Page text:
I do think there needs to be other options - such as a variety of internships or apprenticeships - for those who still need support after high school to get into a good job.

And, of course, if our programs get it right, and we achieve what we promised in our proposals :) and can scale up, then many students will leave high school prepared to take that entry level job and move up confidently. Right?

Career Paths

posted by: Cathy Jones on 1/22/2016 8:32 am

While STEM careers do require highly specialized skills, the mindset that these skills must come from solely a higher education institution is ludicrous! My father had a highly successful career as a licensed professional chief engineer in the shipping industry--without a college degree. Of course, he received specialized training in the navy and took some classes at Calhoun MEBA Engineering School, but his career preparation never included a college degree of any kind. He passed all of the professional engineering licensure tests--something many degreed engineers cannot do! Unfortunately, these paths to engineering are now closed, as a college degree is now a prerequisite for employment. My son was forced to take the college path and struggled with professors who had a theoretical knowledge of the mechanical engineering field, but no practical experience. In an "engines" class, his professor discouraged him from rebuilding a 350 small block engine in favor of a lawn mower engine. When he rebuilt the 350 anyway, the explanation of the process/features seemed to expand the knowledge of the professor (who is teaching whom?). Is it any wonder that our kids drop out of STEM? As an educator, I worry that we are alienating those students who have the greatest propensity to propel our society forward. We must stop teaching from a book. It's time to roll up our sleeves and make every class meaningful for every student!

Right On

posted by: Mary Townsend on 1/20/2016 9:38 pm

Such a great pist! If the "field" could get real about the this topic. Great point of view! Thanks

Application of STEM

posted by: Betty Hall on 1/23/2016 9:11 am

We own and operate a manufacturing company that designs and builds robotic foundry equipment. In the past 5 years, we have hired 4 different people with engineering degrees from respected universities. None of a the 4 have any hands on experience. They are great at theoretical design, but have no practical knowledge. It makes me question what is being taught in engineering programs when a degreed engineer continues to install hydraulic pumps backwards. Perhaps universities need to reconsider the curriculum and move away from the theoretical and give students more opportunity to get their hands dirty applying the theories of design.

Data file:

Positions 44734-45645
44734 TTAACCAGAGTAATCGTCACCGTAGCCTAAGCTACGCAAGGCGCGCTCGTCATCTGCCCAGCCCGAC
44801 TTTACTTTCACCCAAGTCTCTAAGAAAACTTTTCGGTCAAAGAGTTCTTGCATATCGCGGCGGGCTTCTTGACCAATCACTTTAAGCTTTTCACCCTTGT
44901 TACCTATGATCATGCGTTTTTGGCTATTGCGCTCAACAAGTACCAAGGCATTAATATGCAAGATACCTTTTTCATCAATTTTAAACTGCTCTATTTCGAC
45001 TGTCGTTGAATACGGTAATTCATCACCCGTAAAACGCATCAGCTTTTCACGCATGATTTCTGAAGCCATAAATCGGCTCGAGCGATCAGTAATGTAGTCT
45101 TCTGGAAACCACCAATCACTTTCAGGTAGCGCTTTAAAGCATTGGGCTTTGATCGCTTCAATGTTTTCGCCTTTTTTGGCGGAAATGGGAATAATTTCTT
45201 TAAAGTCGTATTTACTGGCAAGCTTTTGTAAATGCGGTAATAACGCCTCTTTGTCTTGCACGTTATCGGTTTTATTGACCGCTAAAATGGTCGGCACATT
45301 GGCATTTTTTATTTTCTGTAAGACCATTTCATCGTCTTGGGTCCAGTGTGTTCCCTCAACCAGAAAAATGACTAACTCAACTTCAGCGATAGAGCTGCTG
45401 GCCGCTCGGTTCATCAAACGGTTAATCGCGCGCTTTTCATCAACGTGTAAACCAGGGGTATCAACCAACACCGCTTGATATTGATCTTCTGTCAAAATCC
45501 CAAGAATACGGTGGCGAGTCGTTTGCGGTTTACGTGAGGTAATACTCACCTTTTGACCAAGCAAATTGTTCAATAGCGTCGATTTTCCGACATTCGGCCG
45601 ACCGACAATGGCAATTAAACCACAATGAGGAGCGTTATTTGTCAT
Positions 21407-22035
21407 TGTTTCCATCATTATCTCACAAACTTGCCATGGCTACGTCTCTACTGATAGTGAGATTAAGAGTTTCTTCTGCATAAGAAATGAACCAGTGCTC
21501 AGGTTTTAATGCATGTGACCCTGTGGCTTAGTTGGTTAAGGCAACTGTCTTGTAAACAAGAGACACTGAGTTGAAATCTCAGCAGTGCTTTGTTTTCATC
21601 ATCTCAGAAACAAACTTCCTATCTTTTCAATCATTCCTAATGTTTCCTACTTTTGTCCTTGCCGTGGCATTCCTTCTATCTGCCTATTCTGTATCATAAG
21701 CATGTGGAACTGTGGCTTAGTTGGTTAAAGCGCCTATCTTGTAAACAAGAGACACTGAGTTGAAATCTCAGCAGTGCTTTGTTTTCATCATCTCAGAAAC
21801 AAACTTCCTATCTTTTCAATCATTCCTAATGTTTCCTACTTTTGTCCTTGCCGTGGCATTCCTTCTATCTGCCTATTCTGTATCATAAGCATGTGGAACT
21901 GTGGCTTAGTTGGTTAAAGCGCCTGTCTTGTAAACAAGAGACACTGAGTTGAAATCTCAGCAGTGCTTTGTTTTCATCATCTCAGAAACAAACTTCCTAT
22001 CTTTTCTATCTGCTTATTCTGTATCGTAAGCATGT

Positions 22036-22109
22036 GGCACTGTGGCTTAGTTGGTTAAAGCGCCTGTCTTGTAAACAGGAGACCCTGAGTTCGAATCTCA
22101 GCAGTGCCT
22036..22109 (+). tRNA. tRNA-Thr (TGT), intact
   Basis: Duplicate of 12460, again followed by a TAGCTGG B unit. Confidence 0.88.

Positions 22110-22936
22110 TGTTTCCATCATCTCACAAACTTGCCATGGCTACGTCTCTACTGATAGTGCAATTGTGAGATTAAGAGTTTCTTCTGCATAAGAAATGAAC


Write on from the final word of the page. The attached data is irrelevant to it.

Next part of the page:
Application of STEM

posted by: Rob Rapaport on 1/24/2016 8:27 am

I am a retired industry manager with engineering and science degrees. Points made by earlier posts reinforce the benefits of students participating in industry coops during their college study. These coops allow hands-on engineering training that is not available at the college/university, providing real world experience that pays off to the graduate and the company(s) that hire them.

Great points about internships and coops

posted by: Joseph Gardella on 1/24/2016 12:31 pm

I was going to respond to Betty's comment with the same point that Rob makes,and to note that at the University at Buffalo, SUNY (aka SUNY Buffalo) School of Engineering and Applied Science, junior year industry internships are a requirement. That in itself does not always cure what Betty was finding...but at least students get some real world experience. I feel that higher ed should be listening more to practical field work and internships. I teach service learning courses for my MSP, ISEP, where we have about 100 students each semester working with teachers in the classroom, mostly STEM students but open to any student with a commitment to community. My hope is the practical learning and supporting requirements inform and help them develop an ability to communicate complex STEM ideas in simple terms.

But, our engineering school has lots of faculty who work in computation and modeling...and while facility with math for modeling is important for an engineer, without the practical work that deals with issues that Rob and Betty mention, it's not a complete education...

Application of STEM